A listener of the BBC wondered if the non-native English-speaking interviewees really understand what is being asked of them.
The most recent incident I heard, which has prompted me to write, was on when one of your female interviewers asked an Italian news journalist about Berlusconi’s impending court appearance. She asked the Italian if he thought that Berlusconi would plead innocent and, if so, ‘would he be able to pull it off’.
The poor Italian hadn’t a clue about what she meant and I shudder to think what literal translation may have been flashing through his mind.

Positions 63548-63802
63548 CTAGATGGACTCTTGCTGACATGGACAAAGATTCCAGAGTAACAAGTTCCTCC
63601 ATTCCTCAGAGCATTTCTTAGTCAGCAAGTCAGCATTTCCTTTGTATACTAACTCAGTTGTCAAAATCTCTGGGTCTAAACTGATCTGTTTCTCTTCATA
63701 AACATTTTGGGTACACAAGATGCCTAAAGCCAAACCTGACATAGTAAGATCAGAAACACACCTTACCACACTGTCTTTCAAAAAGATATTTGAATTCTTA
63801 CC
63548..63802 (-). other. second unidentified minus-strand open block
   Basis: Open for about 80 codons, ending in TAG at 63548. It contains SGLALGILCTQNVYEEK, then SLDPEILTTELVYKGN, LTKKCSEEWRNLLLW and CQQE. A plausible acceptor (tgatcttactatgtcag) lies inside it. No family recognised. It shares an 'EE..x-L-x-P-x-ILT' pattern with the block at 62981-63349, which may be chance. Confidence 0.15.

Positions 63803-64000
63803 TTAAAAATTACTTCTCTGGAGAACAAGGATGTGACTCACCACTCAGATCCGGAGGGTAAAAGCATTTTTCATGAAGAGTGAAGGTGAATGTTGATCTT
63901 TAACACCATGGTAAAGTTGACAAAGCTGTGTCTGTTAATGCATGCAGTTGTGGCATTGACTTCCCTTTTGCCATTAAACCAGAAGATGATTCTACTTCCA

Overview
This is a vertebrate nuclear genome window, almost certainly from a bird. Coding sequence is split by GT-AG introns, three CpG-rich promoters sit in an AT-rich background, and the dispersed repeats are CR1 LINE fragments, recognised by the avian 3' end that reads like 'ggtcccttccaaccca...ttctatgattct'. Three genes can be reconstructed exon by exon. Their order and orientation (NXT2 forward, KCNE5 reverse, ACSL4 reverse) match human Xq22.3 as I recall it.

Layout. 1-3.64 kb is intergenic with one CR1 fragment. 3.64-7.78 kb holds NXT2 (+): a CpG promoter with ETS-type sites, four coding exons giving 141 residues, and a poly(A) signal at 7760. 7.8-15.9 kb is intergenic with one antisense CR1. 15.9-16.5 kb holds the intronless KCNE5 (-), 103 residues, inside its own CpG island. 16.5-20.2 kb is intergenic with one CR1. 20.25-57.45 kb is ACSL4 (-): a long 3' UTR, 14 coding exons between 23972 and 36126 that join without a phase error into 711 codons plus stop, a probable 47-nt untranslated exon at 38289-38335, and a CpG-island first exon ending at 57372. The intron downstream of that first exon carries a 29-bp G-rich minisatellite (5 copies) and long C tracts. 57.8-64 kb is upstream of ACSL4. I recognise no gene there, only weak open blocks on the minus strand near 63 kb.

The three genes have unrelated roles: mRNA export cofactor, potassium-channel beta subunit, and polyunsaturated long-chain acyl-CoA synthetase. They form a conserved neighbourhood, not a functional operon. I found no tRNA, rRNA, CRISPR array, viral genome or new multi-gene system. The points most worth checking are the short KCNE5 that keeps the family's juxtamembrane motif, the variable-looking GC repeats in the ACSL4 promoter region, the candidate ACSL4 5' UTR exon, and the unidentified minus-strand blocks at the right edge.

This got me wondering: How about all the immigrants in the United States who have English as a second language. How do they react to slang or clichés? Is there a better way for reporters to do their jobs in these types of situations?
Obviously one way around this for the reporter is to have a large vocabulary. If a person being interviewed does not appear to know what the reporter has said, it does no good to repeat the same words.
Another way is for the reporter to learn another language.